Just a quick post in case there is at least one other person in the world that didn’t know this particular trick for the 8800* series phones that always go off hook on the last line used. In case you weren’t aware that these phones had this behavior, don’t worry, as soon as you deploy one to a receptionist that handles more than a single phone line, you WILL be made aware. You may not survive the encounter, but you will know…
Should the user let you live long enough to research a solution, you will find that TAC doesn’t offer you any hope in restoring the requisite amount of receptionist happiness to keep oxygen flowing to your lungs. TAC will politely inform you that the phone is operating as designed and that you might want to buy the receptionist some flowers instead. Okay, maybe that last part was my idea…
Technically TAC is right, you cannot force the phone back to selecting the primary line after hanging up a call that was answered or placed on any of the other lines. However, as my awesomely brilliant coworker discovered, you can change the behavior of the phone so that when calls come in they are DISPLAYED on the primary line.
This way, when the user hangs ups, the phone still has the primary line selected, even if the last call received was for one of the other lines on the phone. This mimics a behavior users have come to know and love of the older generation of phones, a behavior users who manage multiple lines desperately want back.
You can set this option on the phone configuration page, just search for Show All Calls and change the feature to Enabled.
This won’t make the remembering-the-last-line-selected-for-off-hook behavior go away, but it does make its impact far less noticeable to end users who might otherwise want to plot your demise.
* In this case we were working with 8841 phones, but my coworker has used this trick in the past on 9971 phones, so I’d be inclined to believe this would work on pretty much any SIP phone that has this behavior.
11 thoughts on “8841s and line selection woes…”
Thanks for sharing this Amy. I had wondered about this myself.
Great post and something I ran into also. I found some awesome info on 8800 phones in this Cisco Live session from last year. Check out page 54 of the slide deck for your scenario. https://www.ciscolive.com/online/connect/sessionDetail.ww?SESSION_ID=83758&tclass=popup
Thanks for sharing the link, that’s a great reference to know about!
I just learned today… You will only see missed calls, etc for each individual line on the 88xx phones.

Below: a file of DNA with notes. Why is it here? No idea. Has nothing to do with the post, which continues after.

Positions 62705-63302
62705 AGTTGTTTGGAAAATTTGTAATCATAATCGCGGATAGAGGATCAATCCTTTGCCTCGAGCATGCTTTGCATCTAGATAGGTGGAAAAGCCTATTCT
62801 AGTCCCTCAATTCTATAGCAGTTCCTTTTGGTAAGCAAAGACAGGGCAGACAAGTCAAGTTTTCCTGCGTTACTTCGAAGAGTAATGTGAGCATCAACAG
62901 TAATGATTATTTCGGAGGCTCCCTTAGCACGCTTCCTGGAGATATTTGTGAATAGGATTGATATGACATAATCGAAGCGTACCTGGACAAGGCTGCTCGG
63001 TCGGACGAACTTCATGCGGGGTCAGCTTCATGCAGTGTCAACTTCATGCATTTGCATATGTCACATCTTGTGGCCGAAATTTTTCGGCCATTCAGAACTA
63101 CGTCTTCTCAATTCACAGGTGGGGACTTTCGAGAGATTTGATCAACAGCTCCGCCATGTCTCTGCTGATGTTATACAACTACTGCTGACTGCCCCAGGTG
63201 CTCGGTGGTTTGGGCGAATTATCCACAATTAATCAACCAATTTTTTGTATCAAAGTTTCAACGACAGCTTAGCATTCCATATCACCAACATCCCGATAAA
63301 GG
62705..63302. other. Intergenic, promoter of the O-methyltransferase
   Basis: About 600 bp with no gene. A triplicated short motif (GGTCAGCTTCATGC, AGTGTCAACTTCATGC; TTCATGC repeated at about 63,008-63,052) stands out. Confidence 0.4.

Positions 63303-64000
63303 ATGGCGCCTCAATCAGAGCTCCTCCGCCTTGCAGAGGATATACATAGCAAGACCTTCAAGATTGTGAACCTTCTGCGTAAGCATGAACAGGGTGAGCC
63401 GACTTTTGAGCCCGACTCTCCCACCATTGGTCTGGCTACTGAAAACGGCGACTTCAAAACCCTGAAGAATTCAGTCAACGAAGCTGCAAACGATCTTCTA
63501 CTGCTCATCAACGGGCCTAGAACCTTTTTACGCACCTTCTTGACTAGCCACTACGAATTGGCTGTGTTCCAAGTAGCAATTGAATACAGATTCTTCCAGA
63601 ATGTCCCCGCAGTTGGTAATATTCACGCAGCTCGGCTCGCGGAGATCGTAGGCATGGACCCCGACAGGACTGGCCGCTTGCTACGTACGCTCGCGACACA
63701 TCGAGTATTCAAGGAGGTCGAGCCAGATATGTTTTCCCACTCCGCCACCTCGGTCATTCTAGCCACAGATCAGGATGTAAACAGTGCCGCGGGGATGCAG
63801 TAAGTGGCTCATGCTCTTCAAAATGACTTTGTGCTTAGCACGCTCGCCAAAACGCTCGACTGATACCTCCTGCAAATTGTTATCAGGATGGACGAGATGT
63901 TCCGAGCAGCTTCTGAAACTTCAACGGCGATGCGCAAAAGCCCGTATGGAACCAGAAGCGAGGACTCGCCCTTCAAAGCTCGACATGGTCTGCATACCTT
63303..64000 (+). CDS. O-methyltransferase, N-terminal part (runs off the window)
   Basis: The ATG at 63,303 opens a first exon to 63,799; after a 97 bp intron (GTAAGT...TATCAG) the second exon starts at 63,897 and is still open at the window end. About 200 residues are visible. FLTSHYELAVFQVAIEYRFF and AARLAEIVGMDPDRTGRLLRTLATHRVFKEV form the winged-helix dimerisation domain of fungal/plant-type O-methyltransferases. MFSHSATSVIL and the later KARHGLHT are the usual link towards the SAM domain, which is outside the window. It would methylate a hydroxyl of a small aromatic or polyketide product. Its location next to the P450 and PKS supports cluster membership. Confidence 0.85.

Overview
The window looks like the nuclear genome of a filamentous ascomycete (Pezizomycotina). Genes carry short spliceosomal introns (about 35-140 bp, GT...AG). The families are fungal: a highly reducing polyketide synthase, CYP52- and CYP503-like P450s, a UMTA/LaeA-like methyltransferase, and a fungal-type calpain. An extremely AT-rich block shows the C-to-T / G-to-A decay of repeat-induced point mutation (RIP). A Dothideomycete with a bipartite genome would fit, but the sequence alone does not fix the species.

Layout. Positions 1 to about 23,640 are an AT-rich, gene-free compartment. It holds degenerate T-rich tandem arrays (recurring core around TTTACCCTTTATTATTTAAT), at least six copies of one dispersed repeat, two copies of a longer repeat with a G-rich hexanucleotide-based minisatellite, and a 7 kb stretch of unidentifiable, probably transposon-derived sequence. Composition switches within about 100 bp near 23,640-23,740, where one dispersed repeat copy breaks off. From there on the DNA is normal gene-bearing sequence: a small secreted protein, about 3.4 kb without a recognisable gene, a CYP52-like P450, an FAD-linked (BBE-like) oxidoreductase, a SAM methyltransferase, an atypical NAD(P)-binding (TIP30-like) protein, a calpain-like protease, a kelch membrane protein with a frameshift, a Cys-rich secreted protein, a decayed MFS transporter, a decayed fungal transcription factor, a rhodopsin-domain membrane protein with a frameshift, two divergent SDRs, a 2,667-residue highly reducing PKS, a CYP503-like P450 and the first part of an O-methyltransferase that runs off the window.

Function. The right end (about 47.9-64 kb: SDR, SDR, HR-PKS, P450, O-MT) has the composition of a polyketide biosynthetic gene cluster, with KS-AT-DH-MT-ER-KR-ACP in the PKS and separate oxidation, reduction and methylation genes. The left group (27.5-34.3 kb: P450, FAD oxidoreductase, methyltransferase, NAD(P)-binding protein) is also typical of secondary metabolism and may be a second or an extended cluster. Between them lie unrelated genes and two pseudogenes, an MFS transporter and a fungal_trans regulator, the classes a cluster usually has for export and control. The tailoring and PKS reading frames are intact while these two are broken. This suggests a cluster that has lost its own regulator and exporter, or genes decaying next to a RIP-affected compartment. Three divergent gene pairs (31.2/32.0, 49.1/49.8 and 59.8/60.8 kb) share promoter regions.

If you have 2 lines, on the 79xx it would display all missed calls to that DEVICE.
On the 88xx you have to click the desired Phone Line, and THEN click the button on the right side for missed/All Calls…
That was a change for me!
Ohh, thanks for sharing that! I hadn’t noticed that yet, but I am sure my users will be pointing it out soon enough…
They also mistake the missed call indicator as a voice mail indicator.
Ran into another “hidden feature”:
Just found out this week that the changes in the way the 88XX series handles park monitoring causes the endpoint to count the parked call against the busy trigger. This is impacting our IPCC agents pretty significantly; if they park a call, then there is no way for UCCX to distribute another call out of the queue due to the busy trigger being set to one. Our agents are in the habit of parking a call, sending an IM and getting back in ready to accept a new call, so this is pretty frustrating for them.
TAC tells me that there is work in progress on this issue… no timeline yet, though. Heads up!
@Kevin, read the release notes for UCCX, because Call Park is unsupported for Agents.
What do you mean the Call Park is not supported for agents?
Call park for these phones, 88xx? What version of UCCX?
Indeed the behaviour of these phones for Call Park is strange and creates a lot of issues.
Does anybody knows how to release the parked call on these phones?
On a different note, but related to the subject matter.
Switching out 7945 phones in a building that you may call old, which wiring that has been there for a long time, 15 or more years. I get the “Network Unavailible” error message.
I have had to do various things to fix
– Reseat cable between patch panel and switch
– Replace Cable between phone and wall jack
– Replace Cable between patch panel and switch
I have noticed that the phones come with Cat 5e, and often when I have to replace cable, it is CAT 5. The main difference is between the two types of Cat is the Cat 5e has changes to deal with Crosstalk. Either should work with these phones, right?
I am wonder if I am dealing with old cable that has begun to decay.
Emily @ you may want to check the Length of the cable , if there is any noise , heating close to that Long run cable , I had a similar issue with one of the user and what I found out was that , Cable he was using was passing over an air heater and which will heat up the cable and user will loose the phone connection , if phone will be turned on but will not register.